The role of three-dimensional recognition through covalent and noncovalent interactions and the subsequent transformations of molecular structures are key features of enzymatic and other biological nanosystems. We wish to explore an extremely simple system of molecular recognition by allowing only for nonco- valent van der Waals forces within a two-dimensional bilayer graphene surface and a “carved out” site shaped to match one of six target polyaromatic hydro- carbon (PAH) molecules. When a traditional two-dimensional jigsaw puzzle is complete except for the last piece, there is a unique site that can “recognize” or fit only a specific piece. By analogy, we wish to explore the computational fitting of a set of flat PAH molecules into sites where each site is designed to specifically fit one molecule.
Single and bilayer structures of graphene exhibit unique and useful properties   . Single and bilayer graphene can function as molecular sensors as demonstrated by practical applications      and theoretical calcula- tions   .
In prior work the ability to predict single and multilayer graphene binding energies for a variety of organic molecules was demonstrated using MM2 mole- cular mechanics parameters  . MM2 parameters have been used to estimate the binding energies of organic molecules on carbon surfaces    . Force field calculations do not reference electronic behavior but can determine minimum energies and optimized molecular geometries  .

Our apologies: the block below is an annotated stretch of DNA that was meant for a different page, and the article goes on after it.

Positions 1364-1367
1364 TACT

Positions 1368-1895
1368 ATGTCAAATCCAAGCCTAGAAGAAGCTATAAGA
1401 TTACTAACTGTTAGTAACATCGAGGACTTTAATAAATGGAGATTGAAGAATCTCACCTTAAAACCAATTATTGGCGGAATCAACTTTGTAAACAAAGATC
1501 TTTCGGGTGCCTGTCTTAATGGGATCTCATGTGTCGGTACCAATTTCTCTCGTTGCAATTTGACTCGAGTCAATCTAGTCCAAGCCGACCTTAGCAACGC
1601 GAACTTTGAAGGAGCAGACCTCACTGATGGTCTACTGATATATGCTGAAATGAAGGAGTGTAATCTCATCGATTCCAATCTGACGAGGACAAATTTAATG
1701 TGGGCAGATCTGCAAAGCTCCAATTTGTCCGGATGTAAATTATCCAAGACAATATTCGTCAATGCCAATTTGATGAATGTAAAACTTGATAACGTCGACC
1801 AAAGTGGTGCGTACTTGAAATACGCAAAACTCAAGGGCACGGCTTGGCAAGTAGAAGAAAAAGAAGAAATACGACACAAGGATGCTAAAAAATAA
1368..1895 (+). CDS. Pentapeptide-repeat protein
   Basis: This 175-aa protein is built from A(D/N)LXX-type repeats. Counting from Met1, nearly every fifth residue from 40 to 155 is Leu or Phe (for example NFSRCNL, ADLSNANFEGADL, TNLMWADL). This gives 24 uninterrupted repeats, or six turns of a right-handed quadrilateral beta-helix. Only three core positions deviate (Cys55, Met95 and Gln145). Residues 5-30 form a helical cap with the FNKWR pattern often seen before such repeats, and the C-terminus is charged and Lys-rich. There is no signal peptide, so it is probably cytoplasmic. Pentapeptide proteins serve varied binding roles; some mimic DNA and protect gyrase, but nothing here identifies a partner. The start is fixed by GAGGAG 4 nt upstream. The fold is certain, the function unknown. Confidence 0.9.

Organic molecule-graphite interaction energies have been determined from thermal programmed desorption (TPD) and gas-solid chromatography (GSC). TPD experiments involve multilayer or monolayer desorption and include mo- lecule-molecule interactions  . However, many GSC determinations are based on low coverage, Henry’s law adsorption for isolated molecule-surface interac- tions. In prior work experimental energies were tabulated and molecular me- chanics MM2 calculations were used to compute molecule-graphite binding energies Ecal* for 118 organic molecules  . Also MM2 parameters and molecular mechanics calculations have been used to estimate molecule surface interaction energies on models of a flat plate surface, a parallel plate pore surface, and a double parallel plate (box-like) pore  .